U.N. Secretary-General Ban Ki-moon on Monday spoke about the role universities can play in empowering women worldwide during an address to students and academic leaders gathered in Philadelphia for the fifth Global Colloquium of University Presidents, the Associated Press reports (Matheson, 4/4).
Maternal, Newborn and Child Health
Also In Global Health News: Post-Disaster Health Implications; Surging Interest In Global Health; Reproductive Health Policy In The Philippines; ICRC Flags Cote d’Ivoire Conflict; Health As a Human Right; GAVI Alliance Suspends Funds
High Rates of Cardiac, Psychiatric Illnesses In New Orleans Show Implications For Other Post-Disaster Areas The health effects of major natural disasters can continue to affect populations years after the occurrence, according to a study showing New Orleans residents continued to experience a threefold increase in heart attacks and increased…
Midwife Shortage In Developing Countries Contributing To Deaths Of Mothers, Infants, Save The Children Report Says
The deaths of more than one million mothers and newborns could be prevented if the shortage of 350,000 trained midwives in developing countries could be met, according to a Save the Children report (.pdf) released on Friday, Reuters reports.
Ten years “since heads of state of African Union countries met in Abuja, Nigeria, and pledged to set a target of allocating ‘at least 15%’ of their annual budget to improve the health sector, only Rwanda and South Africa have reached the objective,” according to a recent WHO report, BMJ News reports (Zarocostas, 3/30).
Almost one-third of Yemen’s 23 million people do not have enough food, and social unrest in the country is making it difficult for aid groups to reach those in need, Valerie Amos, U.N. under-secretary-general for humanitarian affairs and emergency relief coordinator, said on Monday, Reuters reports.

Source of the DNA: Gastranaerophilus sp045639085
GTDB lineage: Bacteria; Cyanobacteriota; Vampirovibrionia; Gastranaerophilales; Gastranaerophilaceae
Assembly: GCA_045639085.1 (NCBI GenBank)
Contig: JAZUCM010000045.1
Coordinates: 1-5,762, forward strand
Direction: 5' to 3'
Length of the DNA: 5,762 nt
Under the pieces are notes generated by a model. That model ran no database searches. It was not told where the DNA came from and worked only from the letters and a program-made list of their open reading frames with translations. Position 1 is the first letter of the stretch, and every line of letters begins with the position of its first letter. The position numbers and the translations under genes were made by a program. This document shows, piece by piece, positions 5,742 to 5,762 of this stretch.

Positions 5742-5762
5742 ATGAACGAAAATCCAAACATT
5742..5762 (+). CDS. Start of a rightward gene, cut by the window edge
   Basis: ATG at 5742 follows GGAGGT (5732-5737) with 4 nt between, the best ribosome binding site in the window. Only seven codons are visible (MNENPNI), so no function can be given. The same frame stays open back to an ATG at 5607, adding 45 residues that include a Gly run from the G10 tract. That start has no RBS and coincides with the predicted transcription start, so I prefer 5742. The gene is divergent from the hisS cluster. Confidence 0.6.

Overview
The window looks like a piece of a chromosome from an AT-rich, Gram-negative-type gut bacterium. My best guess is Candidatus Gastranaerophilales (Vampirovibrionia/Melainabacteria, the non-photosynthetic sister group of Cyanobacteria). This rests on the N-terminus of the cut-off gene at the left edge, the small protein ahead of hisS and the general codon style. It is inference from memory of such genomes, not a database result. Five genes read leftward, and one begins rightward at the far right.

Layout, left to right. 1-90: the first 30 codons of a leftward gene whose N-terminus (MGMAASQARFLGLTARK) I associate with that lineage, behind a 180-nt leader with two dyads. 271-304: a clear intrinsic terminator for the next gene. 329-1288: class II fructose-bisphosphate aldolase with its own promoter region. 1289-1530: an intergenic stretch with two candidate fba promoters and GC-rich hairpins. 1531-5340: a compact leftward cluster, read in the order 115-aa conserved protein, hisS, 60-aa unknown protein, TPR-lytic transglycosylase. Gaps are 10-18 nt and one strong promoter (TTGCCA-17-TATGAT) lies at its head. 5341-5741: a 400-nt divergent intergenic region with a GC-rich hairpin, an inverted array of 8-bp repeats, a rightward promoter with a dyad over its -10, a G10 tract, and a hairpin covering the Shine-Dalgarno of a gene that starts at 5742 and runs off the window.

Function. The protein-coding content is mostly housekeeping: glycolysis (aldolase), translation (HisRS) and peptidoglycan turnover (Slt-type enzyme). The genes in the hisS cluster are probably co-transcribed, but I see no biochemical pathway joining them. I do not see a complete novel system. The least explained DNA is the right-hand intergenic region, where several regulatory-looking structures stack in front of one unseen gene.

A study published on Tuesday in the Lancet found that in a reversal of historical trends, “death rates among adolescents are now higher than in children,” Reuters reports.
Opinions: Media Coverage Of Japan’s Natural Disasters; Water Shortages; U.S. Support Of PMTCT; U.S. Influence On Global Food Prices; Fasting For Food Aid
When Media Loses Perspective, Costs Run High In a Boston Globe op-ed, former Sen. John Sununu (R-N.H.) argues the “volume and tone of the news coverage” following the events at the Fukushima nuclear facility triggered by the March 11 earthquake and tsunami “were out of proportion to the significance of…
Also In Global Health News: Food Shortages In N. Korea; Polio In Sierra Leone, Pakistan; Global Wheat Supply
U.N. Food Agencies Issue Warning About Food Shortages In N. Korea “North Korea’s government food distribution system will run dry in May and put one-quarter of the country’s 24 million residents at risk of starvation,” the U.N. World Food Program (WFP) said in a report “sent to diplomats in donor…
Marking World Water Day Tuesday, Secretary of State Hillary Rodham Clinton, on behalf of the U.S. government, joined World Bank President Robert Zoellick in signing a Memorandum of Understanding (MOU) to enhance collaborative efforts between the groups to improve water and sanitation conditions for the world’s poor, the Epoch Times reports (Hayley, 3/22).
Also In Global Health News: Cancer In Developing Countries; Preventing Deaths From Diarrhea; Food, Drug, Medical Personnel Shortages In Libya; Benefits Of Electronic Health Records In Kenya
Scientific American Features Q&A With Paul Farmer On Rise Of Cancer In Developing Countries Scientific American this month features a Q&A with Harvard medical anthropologist Paul Farmer, who cofounded the group Partners In Health, on the rise of cancer in developing countries. According to the magazine, last October, Farmer “and…